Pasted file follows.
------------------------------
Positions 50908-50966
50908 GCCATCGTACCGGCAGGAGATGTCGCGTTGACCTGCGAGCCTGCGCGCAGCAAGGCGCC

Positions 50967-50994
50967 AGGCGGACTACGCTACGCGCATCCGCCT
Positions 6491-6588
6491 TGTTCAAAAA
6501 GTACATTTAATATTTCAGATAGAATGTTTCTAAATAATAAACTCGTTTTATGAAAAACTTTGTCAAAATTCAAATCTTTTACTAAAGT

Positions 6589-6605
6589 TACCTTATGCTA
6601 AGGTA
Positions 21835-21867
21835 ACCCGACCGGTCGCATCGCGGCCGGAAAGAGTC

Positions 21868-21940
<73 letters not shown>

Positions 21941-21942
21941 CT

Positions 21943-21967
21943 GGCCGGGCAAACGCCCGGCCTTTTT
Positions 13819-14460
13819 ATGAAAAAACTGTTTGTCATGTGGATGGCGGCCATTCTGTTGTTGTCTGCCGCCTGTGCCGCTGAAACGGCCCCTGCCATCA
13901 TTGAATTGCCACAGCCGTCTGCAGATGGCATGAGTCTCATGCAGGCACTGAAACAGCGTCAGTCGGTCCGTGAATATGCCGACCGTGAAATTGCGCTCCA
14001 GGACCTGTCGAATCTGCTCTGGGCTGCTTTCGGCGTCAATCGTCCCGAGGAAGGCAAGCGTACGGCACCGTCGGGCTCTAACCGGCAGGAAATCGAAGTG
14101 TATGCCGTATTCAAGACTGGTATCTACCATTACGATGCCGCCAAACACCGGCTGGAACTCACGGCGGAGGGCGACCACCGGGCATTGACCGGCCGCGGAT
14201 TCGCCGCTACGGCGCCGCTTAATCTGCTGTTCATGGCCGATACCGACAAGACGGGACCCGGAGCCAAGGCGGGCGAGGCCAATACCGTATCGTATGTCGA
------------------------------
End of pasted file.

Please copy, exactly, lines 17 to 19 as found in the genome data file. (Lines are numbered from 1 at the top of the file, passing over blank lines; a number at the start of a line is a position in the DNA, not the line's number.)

Positions 21943-21967
21943 GGCCGGGCAAACGCCCGGCCTTTTT
Positions 13819-14460